Take Action in Your Yard & Garden
Plant trees, which absorb carbon from the air. According to the Arbor Day Foundation, in one year a mature tree will absorb more than 48 pounds of carbon dioxide from the atmosphere and release oxygen in exchange. Some good options: Amalanchier, oaks, birches, elms, fruit trees.
Shrink your lawn and grow more native plants. According to Heidi Ricci of the Massachusetts Audubon Society, “a monocultural lawn is really an ecological desert.” (Read the Boston Globe article, 'The Argument for Killing Your Lawn' here.) Instead we should plant pollinator and vegetable gardens which provide a food source for humans and wildlife. Native plants also require less watering.
Replace turf with native ground covers like Appalachian and Pennsylvania sedge, woodland phlox, wild strawberries and creeping thyme.
Be generous with your plantings. Local horticulturist Gaele McCully recommends these pollinator-friendly plants which do well in Marblehead:
PERENNIALS: Astilbe, Baptisia, Bee Balm, Catmint, Delphinium, Echinacea, Echinops, Eryngium, Joe-Pye Weed, Lavender, Milkweed, New England Aster, Phlox, Salvia, Sedum, Sweet Woodruff
SHRUBS: Aronia, Butterfly Bush, Buttonbush, Caryopteris, Clethra, Fothergilla, Ilex Verticillata, Itea, Russian Sage, Blueberries, Raspberries
ANNUALS: Alyssum, Borage, Cleome, Cosmos, Lantana, Verbena, Zinnia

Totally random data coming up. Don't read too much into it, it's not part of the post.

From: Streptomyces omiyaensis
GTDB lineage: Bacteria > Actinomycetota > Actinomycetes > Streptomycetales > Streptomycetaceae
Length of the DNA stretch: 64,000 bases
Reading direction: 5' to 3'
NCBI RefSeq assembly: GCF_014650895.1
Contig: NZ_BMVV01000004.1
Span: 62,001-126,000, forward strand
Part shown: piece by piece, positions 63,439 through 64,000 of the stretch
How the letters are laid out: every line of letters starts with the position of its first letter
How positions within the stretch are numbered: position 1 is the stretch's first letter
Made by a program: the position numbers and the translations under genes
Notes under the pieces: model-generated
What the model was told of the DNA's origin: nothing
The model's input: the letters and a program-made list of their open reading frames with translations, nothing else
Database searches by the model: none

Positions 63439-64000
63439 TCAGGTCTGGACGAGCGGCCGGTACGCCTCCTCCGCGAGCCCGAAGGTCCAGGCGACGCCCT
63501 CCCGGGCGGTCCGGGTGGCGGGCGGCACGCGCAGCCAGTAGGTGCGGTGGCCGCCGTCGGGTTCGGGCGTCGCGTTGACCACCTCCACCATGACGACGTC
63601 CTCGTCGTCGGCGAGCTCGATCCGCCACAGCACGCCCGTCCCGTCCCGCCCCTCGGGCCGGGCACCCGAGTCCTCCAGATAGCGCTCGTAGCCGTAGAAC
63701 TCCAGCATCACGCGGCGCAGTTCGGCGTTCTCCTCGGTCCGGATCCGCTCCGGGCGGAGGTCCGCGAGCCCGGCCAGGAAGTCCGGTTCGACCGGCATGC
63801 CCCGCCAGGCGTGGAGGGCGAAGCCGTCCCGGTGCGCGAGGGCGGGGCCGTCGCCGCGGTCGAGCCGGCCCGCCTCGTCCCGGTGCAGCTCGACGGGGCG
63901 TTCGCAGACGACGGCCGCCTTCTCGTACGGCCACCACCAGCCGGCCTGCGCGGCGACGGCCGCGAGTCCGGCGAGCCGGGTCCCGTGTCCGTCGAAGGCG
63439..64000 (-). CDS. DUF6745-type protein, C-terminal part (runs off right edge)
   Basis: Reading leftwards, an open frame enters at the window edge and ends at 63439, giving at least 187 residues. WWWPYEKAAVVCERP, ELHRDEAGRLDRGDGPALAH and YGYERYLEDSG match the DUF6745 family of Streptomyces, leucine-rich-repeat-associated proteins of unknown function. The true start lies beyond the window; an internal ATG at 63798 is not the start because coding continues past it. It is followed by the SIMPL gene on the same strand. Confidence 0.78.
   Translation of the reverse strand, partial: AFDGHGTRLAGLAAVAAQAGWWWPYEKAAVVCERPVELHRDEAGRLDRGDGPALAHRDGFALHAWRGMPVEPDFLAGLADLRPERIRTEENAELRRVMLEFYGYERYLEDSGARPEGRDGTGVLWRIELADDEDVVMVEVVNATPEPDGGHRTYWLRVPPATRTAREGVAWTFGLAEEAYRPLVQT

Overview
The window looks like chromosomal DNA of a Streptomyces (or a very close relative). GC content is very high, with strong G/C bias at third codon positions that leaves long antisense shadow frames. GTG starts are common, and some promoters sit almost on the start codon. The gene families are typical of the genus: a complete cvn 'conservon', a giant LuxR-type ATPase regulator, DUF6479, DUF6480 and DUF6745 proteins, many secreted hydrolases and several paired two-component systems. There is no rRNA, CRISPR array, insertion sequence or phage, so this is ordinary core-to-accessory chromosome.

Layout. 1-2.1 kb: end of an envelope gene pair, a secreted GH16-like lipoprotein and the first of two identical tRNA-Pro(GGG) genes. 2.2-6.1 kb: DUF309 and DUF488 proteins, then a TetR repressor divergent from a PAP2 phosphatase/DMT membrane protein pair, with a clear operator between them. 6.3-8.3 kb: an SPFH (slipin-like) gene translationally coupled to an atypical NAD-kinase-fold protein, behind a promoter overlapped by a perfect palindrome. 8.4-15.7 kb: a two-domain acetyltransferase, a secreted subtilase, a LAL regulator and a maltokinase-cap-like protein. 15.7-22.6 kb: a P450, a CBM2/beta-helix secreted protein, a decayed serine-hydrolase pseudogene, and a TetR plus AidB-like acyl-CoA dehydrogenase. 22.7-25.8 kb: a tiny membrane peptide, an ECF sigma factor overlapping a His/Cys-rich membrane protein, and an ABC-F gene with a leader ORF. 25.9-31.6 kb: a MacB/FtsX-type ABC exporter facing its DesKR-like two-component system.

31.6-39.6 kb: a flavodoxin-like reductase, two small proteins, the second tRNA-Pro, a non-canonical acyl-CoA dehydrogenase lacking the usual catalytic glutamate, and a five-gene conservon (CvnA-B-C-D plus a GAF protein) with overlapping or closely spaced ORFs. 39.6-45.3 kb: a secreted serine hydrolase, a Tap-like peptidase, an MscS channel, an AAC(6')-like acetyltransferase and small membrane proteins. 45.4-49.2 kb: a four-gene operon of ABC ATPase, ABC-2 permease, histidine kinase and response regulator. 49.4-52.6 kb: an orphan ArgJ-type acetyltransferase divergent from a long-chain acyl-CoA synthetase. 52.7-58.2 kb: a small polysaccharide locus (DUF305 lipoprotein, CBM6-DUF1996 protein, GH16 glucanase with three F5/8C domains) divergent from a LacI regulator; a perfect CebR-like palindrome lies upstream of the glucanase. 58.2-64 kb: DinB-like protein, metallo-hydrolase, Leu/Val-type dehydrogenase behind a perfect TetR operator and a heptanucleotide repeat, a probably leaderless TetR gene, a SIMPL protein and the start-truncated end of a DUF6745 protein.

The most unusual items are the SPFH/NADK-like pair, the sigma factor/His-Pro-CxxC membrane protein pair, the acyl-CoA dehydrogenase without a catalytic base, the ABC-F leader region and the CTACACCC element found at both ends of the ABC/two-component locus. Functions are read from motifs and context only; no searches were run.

HERBS: Basil, Oregano, Rosemary
For more ideas, enter your zip code into the National Wildlife Federation's native plant finder.
To find out more about our Pollinator Action Plan, click here.
Treasure tree litter. According to Douglas Tallamy, author of Nature’s Best Hope, A New Approach to Conservation that Starts in Your Yard, we should replace the lawn under trees with well planted beds since many caterpillars drop to the ground to pupate. Leaves that fall in the autumn may harbor small caterpillars and whenever possible we should use leaf litter instead of store bought mulch.
Return plant pots to your garden center for reuse since they are not recyclable.
Consider these more earth-friendly lawn care practices, if you are not yet ready to shrink your lawn:
- Test your soil. The pH of your soil should be between 6.5-7.0. If your pH is too low, you need to add lime, which preserves soil nutrients.
- Dress your soil and select the proper type of grass seed. Grass grows best with 6” of topsoil. Grass blends containing mostly fine fescues or tall fescues mixed with some perennial ryegrass are best.
- Use organic lawn care products and fertilizers and avoid Roundup and other herbicides. Read our fact sheet on organic lawn care.
- Only use as much fertilizer as you need for the size of your lawn. After applying fertilizer, sweep your walks and driveways to prevent the fertilizer from running off after watering or rain. Fertilize once in the spring when the ground is soft using slow release or organic fertilizer and again in early fall.
- Keep your lawn mower set at its highest cutting height. Never cut more than 1/3 of the shoot growth at one mowing and leave the clippings on the lawn. Clippings add a natural slow acting source of nitrogen to your lawn.
- If you find weeds, pull them out by hand. If weeds are a severe problem, spot treat them with an organic spray.
- Proper watering is essential. Your lawn requires only one inch of water per week. One early morning watering is best.